Moss is a key nurse plant for reintroduction of the endangered herb, Primulina tabacum Hance.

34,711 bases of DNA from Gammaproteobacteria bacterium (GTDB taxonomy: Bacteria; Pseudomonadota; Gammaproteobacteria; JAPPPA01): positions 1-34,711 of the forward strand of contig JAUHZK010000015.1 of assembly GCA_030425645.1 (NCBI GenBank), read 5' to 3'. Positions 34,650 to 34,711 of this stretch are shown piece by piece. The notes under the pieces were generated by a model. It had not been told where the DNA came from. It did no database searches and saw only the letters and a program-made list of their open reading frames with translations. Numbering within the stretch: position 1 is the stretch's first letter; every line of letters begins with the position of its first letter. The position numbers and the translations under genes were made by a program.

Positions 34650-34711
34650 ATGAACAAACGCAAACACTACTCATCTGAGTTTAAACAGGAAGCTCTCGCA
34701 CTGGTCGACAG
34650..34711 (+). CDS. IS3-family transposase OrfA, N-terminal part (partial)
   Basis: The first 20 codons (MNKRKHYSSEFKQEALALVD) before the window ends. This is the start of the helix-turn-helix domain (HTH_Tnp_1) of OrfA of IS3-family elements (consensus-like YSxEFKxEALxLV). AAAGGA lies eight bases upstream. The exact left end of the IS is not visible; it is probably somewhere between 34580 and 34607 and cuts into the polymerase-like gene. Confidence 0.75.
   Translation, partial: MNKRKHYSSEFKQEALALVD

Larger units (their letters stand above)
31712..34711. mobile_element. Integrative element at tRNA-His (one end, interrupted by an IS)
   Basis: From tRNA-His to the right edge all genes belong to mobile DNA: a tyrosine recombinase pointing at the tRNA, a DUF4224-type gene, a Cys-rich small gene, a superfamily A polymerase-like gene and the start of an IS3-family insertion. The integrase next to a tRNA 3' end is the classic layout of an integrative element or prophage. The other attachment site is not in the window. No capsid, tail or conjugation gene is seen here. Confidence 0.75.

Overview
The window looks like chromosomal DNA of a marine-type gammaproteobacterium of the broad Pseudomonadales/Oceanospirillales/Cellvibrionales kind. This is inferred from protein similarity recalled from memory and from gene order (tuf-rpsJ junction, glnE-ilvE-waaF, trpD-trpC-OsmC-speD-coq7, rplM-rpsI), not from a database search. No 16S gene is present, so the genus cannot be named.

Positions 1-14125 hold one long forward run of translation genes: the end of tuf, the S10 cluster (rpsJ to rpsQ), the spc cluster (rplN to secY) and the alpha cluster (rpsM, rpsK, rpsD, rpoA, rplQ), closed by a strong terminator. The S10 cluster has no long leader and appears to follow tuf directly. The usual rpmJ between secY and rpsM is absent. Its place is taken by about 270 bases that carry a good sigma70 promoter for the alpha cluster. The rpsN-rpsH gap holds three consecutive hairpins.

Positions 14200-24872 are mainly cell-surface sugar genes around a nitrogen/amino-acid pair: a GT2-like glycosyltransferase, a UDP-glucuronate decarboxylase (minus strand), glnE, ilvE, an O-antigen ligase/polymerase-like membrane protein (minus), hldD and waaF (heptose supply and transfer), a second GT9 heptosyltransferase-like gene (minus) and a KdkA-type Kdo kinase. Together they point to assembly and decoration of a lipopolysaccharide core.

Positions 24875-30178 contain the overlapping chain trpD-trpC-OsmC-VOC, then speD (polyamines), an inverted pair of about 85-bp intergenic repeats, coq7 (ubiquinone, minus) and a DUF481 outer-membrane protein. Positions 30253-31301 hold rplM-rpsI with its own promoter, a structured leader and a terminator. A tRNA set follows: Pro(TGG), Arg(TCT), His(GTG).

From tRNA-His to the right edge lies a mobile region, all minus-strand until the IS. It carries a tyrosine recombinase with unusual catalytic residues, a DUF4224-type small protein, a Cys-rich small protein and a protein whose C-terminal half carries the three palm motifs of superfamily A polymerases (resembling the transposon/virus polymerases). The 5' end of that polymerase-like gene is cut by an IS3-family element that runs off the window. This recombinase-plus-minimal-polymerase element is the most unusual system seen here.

The rare and endangered plant Primulina tabacum is a calciphilous perennial herb found only at the entrances of a small number of karst cave drainages in southern China. In a conservation effort, we identified potentially suitable habitats and reintroduced P. tabacum plantlets (propagated in vitro) to one historical and two new cave entrances. The transplanted seedlings survived (10%) at only one new location where a moss, Gymnostomiella longinervis Broth, existed. Our field observations indicate that it is probably impossible for this rare plant to naturally recolonize the places where it went extinct because the habitats have changed. Transplanted P. tabacum grew slower than wild P. tabacum. The transplanted P. tabacum performed especially well under the cover of the nursing moss. Positive interactions between species, i.e., nurse plant effects, are important for reintroduction of success. Although light and soil conditions also appeared to be critical for transplantation success, the presence of moss should be considered as a useful and convenient indicator of suitable habitat for P. tabacum. This study case suggests that the use of new propagation methods and nurse plants can facilitate the reintroduction of rare and endangered herbs.